The play is interspersed with songs and poetry, which offer a nearly Greek-chorus element to the show, pushing the narrative’s themes into more mysterious, lyrical forms. A trio of goddesses from the Vodou and Santeria traditions (portrayed by Kai Williams ’20, Naomi Williams ’19, and Franchesca Peña ’18) speak in heightened language that echoes poet Warsan Shire, in that it also uses modern slang to discuss oppression’s effects on the female body. There are performances by musicians, dancers clad in white (using Haitian-inspired choreography by Tyler Clarke ’18), and most memorably, a gospel rendition of “This Little Light of Mine.” The song is followed by a hilarious section of the play led by three Baptist church women (portrayed by Abike Sonubi ’19, Michelle Nivar ’20, and Tiler Wilson ’20) who judgmentally remark on the main characters’ situations.
As much as “PapiYon” seeks to portray a specific part of Haitian life, it’s clear from these musical sections that the show is attempting to draw connections among many experiences of Black identity. At the surface level, in terms of set design, African prints line the stage. With respect to costumes, having one of the Baptist women be a man dressed in drag connects to the church scene to the American South as well as to a queer sensibility. Additionally, one of the Vodou goddesses wears a sparkly red dress, recalling outfits worn by The Supremes. Together, these aesthetics combine to create a theatrical world that is both flexible and tangible, a space both recognizable and universal across identities.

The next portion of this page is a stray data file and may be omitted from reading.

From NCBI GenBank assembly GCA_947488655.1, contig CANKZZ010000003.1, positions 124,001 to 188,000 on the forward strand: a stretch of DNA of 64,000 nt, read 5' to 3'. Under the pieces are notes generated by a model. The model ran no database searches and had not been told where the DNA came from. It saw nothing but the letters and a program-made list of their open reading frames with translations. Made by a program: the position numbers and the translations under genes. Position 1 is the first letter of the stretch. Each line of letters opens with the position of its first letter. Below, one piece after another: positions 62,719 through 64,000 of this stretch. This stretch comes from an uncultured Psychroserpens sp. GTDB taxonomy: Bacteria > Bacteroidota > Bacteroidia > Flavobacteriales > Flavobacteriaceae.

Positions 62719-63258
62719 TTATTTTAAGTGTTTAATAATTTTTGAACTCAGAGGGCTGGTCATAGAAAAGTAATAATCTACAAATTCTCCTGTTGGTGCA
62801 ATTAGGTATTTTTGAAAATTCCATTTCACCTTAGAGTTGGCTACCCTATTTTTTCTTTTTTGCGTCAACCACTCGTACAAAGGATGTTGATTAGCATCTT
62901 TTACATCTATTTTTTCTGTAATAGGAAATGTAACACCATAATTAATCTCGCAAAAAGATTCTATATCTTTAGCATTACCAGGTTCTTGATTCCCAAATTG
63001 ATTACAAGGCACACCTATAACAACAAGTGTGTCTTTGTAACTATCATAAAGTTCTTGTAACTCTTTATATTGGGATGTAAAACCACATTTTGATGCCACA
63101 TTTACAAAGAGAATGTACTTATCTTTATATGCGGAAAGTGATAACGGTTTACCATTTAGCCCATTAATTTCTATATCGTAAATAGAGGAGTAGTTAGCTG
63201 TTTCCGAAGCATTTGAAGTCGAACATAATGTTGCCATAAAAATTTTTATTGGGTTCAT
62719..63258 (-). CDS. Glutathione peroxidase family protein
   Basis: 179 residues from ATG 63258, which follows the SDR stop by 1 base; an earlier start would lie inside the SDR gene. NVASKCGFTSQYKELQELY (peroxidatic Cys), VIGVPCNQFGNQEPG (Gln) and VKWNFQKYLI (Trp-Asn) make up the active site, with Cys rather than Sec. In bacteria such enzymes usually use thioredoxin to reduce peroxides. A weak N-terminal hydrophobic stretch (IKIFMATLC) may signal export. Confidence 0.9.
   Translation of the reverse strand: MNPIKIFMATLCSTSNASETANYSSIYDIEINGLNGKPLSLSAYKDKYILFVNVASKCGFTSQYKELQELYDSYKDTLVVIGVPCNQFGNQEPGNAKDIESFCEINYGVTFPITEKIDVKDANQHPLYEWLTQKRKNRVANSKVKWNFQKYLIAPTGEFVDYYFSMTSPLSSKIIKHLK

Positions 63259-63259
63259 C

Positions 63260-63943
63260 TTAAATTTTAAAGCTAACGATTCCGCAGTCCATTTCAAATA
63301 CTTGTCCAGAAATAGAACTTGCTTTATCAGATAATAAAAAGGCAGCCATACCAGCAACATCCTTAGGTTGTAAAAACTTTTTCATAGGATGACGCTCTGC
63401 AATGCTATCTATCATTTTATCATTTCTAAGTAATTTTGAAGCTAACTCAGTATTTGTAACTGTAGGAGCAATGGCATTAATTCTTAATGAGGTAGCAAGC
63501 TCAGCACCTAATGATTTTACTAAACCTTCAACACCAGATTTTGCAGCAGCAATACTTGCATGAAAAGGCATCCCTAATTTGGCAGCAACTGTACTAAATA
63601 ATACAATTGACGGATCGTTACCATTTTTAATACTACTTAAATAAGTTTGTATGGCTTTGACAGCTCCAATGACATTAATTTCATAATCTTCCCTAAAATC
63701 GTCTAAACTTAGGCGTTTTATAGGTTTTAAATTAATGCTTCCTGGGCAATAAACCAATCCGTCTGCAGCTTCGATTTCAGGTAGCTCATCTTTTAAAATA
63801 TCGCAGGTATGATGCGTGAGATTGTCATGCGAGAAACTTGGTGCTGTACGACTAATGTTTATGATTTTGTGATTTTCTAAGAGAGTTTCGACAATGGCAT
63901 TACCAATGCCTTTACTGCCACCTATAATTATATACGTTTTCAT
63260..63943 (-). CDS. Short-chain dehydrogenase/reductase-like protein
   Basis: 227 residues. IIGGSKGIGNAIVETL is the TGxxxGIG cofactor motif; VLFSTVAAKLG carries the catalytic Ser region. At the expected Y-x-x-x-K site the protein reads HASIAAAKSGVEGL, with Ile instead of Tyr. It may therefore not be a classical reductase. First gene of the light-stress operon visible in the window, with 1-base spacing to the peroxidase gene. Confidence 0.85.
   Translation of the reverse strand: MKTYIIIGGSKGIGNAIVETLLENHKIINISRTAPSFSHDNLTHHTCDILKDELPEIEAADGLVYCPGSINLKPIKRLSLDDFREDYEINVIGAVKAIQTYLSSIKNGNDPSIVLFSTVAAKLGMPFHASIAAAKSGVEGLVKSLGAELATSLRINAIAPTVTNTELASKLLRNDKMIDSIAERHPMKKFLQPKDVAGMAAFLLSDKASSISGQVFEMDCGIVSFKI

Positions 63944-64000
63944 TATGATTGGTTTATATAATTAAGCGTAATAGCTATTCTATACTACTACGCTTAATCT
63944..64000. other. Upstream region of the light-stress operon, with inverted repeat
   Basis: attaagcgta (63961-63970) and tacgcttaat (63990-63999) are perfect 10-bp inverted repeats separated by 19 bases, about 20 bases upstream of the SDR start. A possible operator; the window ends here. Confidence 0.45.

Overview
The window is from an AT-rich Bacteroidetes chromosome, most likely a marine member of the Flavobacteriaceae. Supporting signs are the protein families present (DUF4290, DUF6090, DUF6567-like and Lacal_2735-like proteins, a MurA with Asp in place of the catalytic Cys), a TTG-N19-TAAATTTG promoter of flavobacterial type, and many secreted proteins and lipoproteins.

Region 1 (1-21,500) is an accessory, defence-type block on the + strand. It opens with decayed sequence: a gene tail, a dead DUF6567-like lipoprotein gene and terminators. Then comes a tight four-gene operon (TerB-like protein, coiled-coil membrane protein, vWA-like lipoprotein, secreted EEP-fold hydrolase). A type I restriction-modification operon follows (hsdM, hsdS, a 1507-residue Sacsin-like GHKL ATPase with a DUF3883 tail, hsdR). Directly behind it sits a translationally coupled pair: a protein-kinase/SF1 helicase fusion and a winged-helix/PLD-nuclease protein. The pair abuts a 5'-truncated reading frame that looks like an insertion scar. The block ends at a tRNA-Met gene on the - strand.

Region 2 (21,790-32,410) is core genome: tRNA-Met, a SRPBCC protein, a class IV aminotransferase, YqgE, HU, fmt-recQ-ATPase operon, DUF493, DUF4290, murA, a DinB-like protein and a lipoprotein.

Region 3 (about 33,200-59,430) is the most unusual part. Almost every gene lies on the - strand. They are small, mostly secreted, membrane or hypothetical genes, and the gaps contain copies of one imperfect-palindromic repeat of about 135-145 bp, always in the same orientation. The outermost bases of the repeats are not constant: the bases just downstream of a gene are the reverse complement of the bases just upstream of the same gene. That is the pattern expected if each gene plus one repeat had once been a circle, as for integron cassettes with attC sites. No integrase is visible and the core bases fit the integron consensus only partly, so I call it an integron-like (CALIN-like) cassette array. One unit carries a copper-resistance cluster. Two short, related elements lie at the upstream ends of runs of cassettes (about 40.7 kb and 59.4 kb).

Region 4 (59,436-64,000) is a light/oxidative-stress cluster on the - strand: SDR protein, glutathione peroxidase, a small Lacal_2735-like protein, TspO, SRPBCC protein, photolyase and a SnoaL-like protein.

The grounded reality that the show inhabits seems directly related to the sense of community from behind the scenes. “PapiYon” is the first major work produced by the Shades Theater Collective, a theater group seeking to promote theater created by and for people of color at the University. The entire cast and creative team is comprised of students of color, and this approach made the play’s own community onstage seem remarkably genuine. Directors Ray Achan ’19 and Ruby Fludzinski ’20 have an eye for creating impressive stage pictures with their large cast, utilizing all levels of the set designed by Adam Munawar Rahman ’20.
The direction is particularly strong when the relationships between the women are highlighted. If there’s one significant criticism for the play, it’s that much of the time these relationships are sidelined to focus on the female character’s troubling relationships with men. The most satisfying parts of the play, both narratively and theatrically, are when the men fade away from the picture entirely.
However, the play’s finale serves as a remarkable achievement in revealing the complex and painful ways in which women find healing through each other and themselves. Like the Vodou traditions that characters enact in the show, this play is a ritualistic coming together to face the struggles of the Haitian woman experience, through both sorrow and joy.
This production also seeks donations for charities that benefit Haitian children and mothers, PapiYon Inc and MamaBaby Haiti. For playwright Pierre-Louis, it didn’t make sense to write a play about Haitian families and not help them.
“I didn’t decide, it always had to happen,” she said.
This charitable aspect of the show extends the themes of the work even further into reality. Just as the characters in the play slowly work to discover themselves and gain pride in their identities, “PapiYon” itself signals the emergence of distinctly new voices in the Wesleyan theater community.
Nathan Pugh can be reached at firstname.lastname@example.org.